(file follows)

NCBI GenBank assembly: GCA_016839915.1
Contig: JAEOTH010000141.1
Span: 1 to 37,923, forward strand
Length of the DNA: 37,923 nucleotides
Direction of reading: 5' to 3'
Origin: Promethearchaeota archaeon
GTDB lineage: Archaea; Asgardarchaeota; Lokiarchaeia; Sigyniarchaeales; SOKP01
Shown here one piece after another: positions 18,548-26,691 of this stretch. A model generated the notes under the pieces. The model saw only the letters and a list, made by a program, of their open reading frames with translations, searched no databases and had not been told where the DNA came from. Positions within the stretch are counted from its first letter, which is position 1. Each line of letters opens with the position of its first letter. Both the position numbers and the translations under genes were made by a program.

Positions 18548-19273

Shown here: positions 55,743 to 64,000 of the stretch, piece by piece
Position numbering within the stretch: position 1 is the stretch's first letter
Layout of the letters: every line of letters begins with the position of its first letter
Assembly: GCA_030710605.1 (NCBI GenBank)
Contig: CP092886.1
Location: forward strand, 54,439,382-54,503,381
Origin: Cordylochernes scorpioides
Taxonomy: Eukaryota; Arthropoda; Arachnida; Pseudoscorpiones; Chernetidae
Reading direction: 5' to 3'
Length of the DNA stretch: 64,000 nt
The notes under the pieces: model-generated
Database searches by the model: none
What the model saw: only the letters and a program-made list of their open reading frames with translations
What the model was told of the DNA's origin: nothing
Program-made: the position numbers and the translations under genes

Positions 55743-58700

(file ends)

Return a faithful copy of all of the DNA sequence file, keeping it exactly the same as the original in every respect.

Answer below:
NCBI GenBank assembly: GCA_016839915.1
Contig: JAEOTH010000141.1
Span: 1 to 37,923, forward strand
Length of the DNA: 37,923 nucleotides
Direction of reading: 5' to 3'
Origin: Promethearchaeota archaeon
GTDB lineage: Archaea; Asgardarchaeota; Lokiarchaeia; Sigyniarchaeales; SOKP01
Shown here one piece after another: positions 18,548-26,691 of this stretch. A model generated the notes under the pieces. The model saw only the letters and a list, made by a program, of their open reading frames with translations, searched no databases and had not been told where the DNA came from. Positions within the stretch are counted from its first letter, which is position 1. Each line of letters opens with the position of its first letter. Both the position numbers and the translations under genes were made by a program.

Positions 18548-19273

Shown here: positions 55,743 to 64,000 of the stretch, piece by piece
Position numbering within the stretch: position 1 is the stretch's first letter
Layout of the letters: every line of letters begins with the position of its first letter
Assembly: GCA_030710605.1 (NCBI GenBank)
Contig: CP092886.1
Location: forward strand, 54,439,382-54,503,381
Origin: Cordylochernes scorpioides
Taxonomy: Eukaryota; Arthropoda; Arachnida; Pseudoscorpiones; Chernetidae
Reading direction: 5' to 3'
Length of the DNA stretch: 64,000 nt
The notes under the pieces: model-generated
Database searches by the model: none
What the model saw: only the letters and a program-made list of their open reading frames with translations
What the model was told of the DNA's origin: nothing
Program-made: the position numbers and the translations under genes

Positions 55743-58700